So, with vaccine mandates already being somewhat commonplace and with the 75% to 80% vaccination rate public health experts say is required for herd immunity toward COVID to kick in, should your business require its employees to get the COVID vaccine?



There are several factors to consider when making this decision.


Factors in favor of a vaccination policy include:

  • Exposure to the Illness: If your employees are in frequent contact with John Q. Public, particularly with children or the elderly, it may be advisable for them to receive the shot. This could easily pertain to daycares, retail service providers, and banks.
  • Time-Sensitive Nature of the Work: COVID is highly contagious and can easily wipe out a workforce. And that’s not even considering the implications of post-exposure isolation mandated by local or state governments. If your product or service requires all hands on deck, you may want to consider a policy encouraging employees to vaccinate.

However, there are some major potential pit-falls you should consider before revising your employee handbook:

  • Timing is Everything: While a large step forward in the bid to end the pandemic, the December 11, 2020 emergency use authorization (EUA) of the Pfizer vaccine means only that “[t]he totality of the available data provides clear evidence that Pfizer-BioNTech COVID-19 Vaccine may be effective in preventing COVID-19. The data also support that the known and potential benefits outweigh the known and potential risks, supporting the vaccine’s use in millions of people 16 years of age and older, including healthy individuals.” Unlike the flu vaccine, the COVID vaccine has not received full approval from the Food and Drug Administration. Absent FDA approval, many Americans remain leery about the effectiveness and potential side effects of the vaccine. These lingering questions could make a COVID vaccine mandate less likely to survive a challenge in court. Employers may be better off encouraging vaccination as it becomes available to its employees in the phased release, but only moving to a mandate after full FDA approval has been obtained.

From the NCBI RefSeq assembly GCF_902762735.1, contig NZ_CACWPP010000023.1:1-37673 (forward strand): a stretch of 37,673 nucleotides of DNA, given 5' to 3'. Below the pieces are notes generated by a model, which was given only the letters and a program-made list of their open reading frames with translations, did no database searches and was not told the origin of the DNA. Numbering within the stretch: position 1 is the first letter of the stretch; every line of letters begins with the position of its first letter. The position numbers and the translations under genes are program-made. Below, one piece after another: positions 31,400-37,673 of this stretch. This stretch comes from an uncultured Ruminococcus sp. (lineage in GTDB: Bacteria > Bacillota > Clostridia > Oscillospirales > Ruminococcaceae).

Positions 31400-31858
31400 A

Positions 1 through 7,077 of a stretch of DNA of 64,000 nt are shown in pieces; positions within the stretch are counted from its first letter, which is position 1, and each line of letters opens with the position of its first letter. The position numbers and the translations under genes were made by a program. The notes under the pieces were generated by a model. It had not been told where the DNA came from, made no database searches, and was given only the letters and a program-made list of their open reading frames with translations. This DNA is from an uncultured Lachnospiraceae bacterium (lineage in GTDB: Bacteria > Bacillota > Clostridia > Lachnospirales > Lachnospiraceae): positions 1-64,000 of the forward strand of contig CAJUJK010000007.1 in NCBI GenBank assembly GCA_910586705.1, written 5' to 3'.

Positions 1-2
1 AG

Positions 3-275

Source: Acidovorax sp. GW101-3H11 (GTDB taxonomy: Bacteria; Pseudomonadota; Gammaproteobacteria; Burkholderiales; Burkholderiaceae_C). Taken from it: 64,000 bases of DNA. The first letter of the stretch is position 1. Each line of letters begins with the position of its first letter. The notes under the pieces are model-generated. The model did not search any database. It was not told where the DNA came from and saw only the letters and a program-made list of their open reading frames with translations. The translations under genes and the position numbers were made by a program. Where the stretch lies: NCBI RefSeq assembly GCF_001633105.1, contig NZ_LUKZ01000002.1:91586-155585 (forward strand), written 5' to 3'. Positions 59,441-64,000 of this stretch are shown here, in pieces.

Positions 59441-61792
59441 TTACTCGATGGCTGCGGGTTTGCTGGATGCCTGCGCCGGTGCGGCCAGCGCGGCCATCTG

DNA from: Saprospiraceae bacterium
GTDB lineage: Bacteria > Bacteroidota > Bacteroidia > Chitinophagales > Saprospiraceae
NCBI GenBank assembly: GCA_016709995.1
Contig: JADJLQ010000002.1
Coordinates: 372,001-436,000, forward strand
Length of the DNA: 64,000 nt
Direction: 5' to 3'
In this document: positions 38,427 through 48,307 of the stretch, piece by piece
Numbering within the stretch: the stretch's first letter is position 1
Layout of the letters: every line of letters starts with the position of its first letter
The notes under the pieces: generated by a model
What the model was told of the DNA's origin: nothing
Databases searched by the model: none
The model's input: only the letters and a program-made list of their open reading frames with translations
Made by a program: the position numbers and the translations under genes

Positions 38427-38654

• Beware the Chopping Block: Oftentimes in employment situations, it is best to implement a graduated warning system rather than a cut and dry “you’re fired.” Giving employees an opportunity to air grievances and take responsive action can provide the requisite due process.
  • Disparate Impact: While requiring all employees across the board to get a flu shot avoids any blatant religious discrimination, it is very possible that certain religions would be disparately impacted by such a requirement. Though employers are only required to accommodate religious exemptions under Title VII if the religious belief is “sincerely held,” it is a very uncomfortable position indeed to be the one deciding which religious exemption requests are “good enough.”
  • It Only Takes One: One of the biggest concerns with the EUA Pfizer COVID vaccine is the risk of severe adverse reaction. If an employee receives the shot in compliance with an employer requirement and has a severe reaction or is allergic to the shot, it is possible the employer could be held liable for any damages suffered.
  • “Zones” of Enforcement: If you operate a business with multiple departments, a meet-in-the-middle approach could be for those on the front line of public contact—the doctors, salespersons, and bankers—to get the shot. Allow those workers in office environments or, particularly, those that work from home, to skip it. Similarly, employers considering a mandate must take account for the risk of adverse side effects from the vaccine. Any mandate should address time off for the employee to recover from the vaccine and/or for the employee to care for family members who have received it. Consider having your employees get the vaccine in phases so as to avoid your entire staff being in recovery at the same time.

Considering implementing a COVID vaccine mandate at your workplace? Give the attorneys at Goosmann Law Firm a call. A simple review of the proposed policy could save your business a lot of stress down the road!